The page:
It’s easy to criticize – That is why I’m doing it. I’m lazy. I got another promise keepers devotion that made me think about what is wrong with evangelicalism today. The devotion encourages Christians to make good choices so that the clay of our souls becomes a beautiful sculpture not a badly formed coffee mug. Then the Writer quotes Hebrews on the subject of milk-teaching versus the solid-food-teaching. “Anyone who lives on milk, being still an infant, is not acquainted with the teaching about righteousness. But solid food is for the mature, who by constant use have trained themselves to distinguish good from evil” (5:13-14, NIV)
Like I said, it is easy to criticize someone else’s attempt to express the things of God so I say all this with the full knowledge that I live in the proverbial glass house.
That being said, did you notice how the writer keeps the focus on YOU. You should strive to be a beautiful sculpture and YOU should strive to be mature not be fed milk like a little baby. The devotion serves up milk while criticizing those that live on it. Credit for this idea goes to the preacher (name long ago forgotten) who pointed out that Jesus did not die for us. He died so that the Father might be glorified. I believe he used John 12:27-28. Ever since I’ve been growing uncomfortable with this human centric Christianity.
Some day I would love to hear a sermon titled It Is Not About You. In that sermon the preacher first spend some time explaining the glory of God and not just the “isn’t God great because the universe is great” but isn’t God great because God is patient and kind etc. Then the preacher would explain that that we should worship God not because it will bring us heavenly reward or “abundant life” or even “good success”. We should worship God because it is right and good and whether we do or not makes no difference to God. We are not doing God any favours and if we are not in Heaven no one is going to miss us and if we insist on being in a religion where the universe and even God himself revolves around us then we are in the wrong religion.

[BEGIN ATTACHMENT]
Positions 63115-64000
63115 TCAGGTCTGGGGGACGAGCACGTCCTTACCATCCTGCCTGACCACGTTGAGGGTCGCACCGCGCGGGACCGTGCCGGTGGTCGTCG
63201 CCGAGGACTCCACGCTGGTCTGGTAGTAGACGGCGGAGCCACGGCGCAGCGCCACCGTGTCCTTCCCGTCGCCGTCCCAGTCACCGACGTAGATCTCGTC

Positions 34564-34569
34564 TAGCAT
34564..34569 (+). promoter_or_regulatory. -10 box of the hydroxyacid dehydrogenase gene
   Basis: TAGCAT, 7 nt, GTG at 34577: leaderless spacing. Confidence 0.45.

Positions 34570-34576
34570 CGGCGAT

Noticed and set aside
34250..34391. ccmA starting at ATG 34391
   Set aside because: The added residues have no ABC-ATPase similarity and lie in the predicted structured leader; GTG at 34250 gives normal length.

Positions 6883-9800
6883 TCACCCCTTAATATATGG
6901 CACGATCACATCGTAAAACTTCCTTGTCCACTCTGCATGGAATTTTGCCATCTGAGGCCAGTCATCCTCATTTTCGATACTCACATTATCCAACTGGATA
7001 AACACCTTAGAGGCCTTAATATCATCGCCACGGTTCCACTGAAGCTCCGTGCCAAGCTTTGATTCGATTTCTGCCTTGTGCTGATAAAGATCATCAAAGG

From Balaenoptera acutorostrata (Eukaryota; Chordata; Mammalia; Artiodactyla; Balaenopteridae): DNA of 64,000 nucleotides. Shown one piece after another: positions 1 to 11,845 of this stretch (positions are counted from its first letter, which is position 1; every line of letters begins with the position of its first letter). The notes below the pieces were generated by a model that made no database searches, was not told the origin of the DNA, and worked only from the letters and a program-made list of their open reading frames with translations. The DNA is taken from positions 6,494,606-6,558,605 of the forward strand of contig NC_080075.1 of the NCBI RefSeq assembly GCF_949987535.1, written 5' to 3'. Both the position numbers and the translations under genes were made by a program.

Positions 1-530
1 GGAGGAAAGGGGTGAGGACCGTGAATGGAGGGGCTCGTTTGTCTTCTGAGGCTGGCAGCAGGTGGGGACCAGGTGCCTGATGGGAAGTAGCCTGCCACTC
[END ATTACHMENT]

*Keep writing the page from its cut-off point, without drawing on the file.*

Of course I’m not saying that we should evangelize that way. We can’t walk down the street handing out tracts that say “I’d love to tell you about Christ but you can’t handle it.” but at some point the message should get out.
What He Said: Training and Diligence Required
Discernment matters. I love the way Annie Dillard puts it: “How we spend our days is, of course, how we spend our lives.” In the moment, we might not realize the importance of making moral distinctions, but over time, the choices we make based on these distinctions work on the clay of our souls. If we ignore the shape we are taking, we might end up looking like a badly formed coffee mug instead of a sculpture that would leave Michelangelo in awe, one that beautifully represents our Father in heaven.
We forget that, without use, discernment atrophies. The writer of Hebrews recognized this: “Anyone who lives on milk, being still an infant, is not acquainted with the teaching about righteousness. But solid food is for the mature, who by constant use have trained themselves to distinguish good from evil” (5:13-14, NIV).
Distinguishing between good and evil is a mark of those who are spiritually developed. It does not happen automatically. It requires training and consistent diligence.